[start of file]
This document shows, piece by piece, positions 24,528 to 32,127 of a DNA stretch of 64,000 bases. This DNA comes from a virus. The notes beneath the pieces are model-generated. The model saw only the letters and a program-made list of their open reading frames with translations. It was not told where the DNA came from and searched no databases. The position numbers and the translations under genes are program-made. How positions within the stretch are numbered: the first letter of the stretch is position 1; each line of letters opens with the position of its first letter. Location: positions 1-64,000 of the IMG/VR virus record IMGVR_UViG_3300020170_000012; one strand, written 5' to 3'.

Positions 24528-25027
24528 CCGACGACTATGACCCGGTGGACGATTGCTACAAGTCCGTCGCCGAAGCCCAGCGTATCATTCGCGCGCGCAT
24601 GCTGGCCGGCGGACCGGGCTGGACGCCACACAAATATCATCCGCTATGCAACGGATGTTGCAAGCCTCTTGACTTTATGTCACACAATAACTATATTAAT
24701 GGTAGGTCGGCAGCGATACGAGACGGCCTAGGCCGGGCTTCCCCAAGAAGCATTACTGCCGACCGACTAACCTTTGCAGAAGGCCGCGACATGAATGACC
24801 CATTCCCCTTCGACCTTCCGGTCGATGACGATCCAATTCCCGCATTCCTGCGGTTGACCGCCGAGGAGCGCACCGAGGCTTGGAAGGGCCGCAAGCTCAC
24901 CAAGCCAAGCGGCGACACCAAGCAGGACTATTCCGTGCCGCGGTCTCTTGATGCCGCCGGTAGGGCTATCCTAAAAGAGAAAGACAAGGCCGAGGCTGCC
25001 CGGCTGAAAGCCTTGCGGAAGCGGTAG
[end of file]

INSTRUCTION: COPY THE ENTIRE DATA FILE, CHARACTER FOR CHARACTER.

This document shows, piece by piece, positions 24,528 to 32,127 of a DNA stretch of 64,000 bases. This DNA comes from a virus. The notes beneath the pieces are model-generated. The model saw only the letters and a program-made list of their open reading frames with translations. It was not told where the DNA came from and searched no databases. The position numbers and the translations under genes are program-made. How positions within the stretch are numbered: the first letter of the stretch is position 1; each line of letters opens with the position of its first letter. Location: positions 1-64,000 of the IMG/VR virus record IMGVR_UViG_3300020170_000012; one strand, written 5' to 3'.

Positions 24528-25027
24528 CCGACGACTATGACCCGGTGGACGATTGCTACAAGTCCGTCGCCGAAGCCCAGCGTATCATTCGCGCGCGCAT
24601 GCTGGCCGGCGGACCGGGCTGGACGCCACACAAATATCATCCGCTATGCAACGGATGTTGCAAGCCTCTTGACTTTATGTCACACAATAACTATATTAAT
24701 GGTAGGTCGGCAGCGATACGAGACGGCCTAGGCCGGGCTTCCCCAAGAAGCATTACTGCCGACCGACTAACCTTTGCAGAAGGCCGCGACATGAATGACC
24801 CATTCCCCTTCGACCTTCCGGTCGATGACGATCCAATTCCCGCATTCCTGCGGTTGACCGCCGAGGAGCGCACCGAGGCTTGGAAGGGCCGCAAGCTCAC
24901 CAAGCCAAGCGGCGACACCAAGCAGGACTATTCCGTGCCGCGGTCTCTTGATGCCGCCGGTAGGGCTATCCTAAAAGAGAAAGACAAGGCCGAGGCTGCC
25001 CGGCTGAAAGCCTTGCGGAAGCGGTAG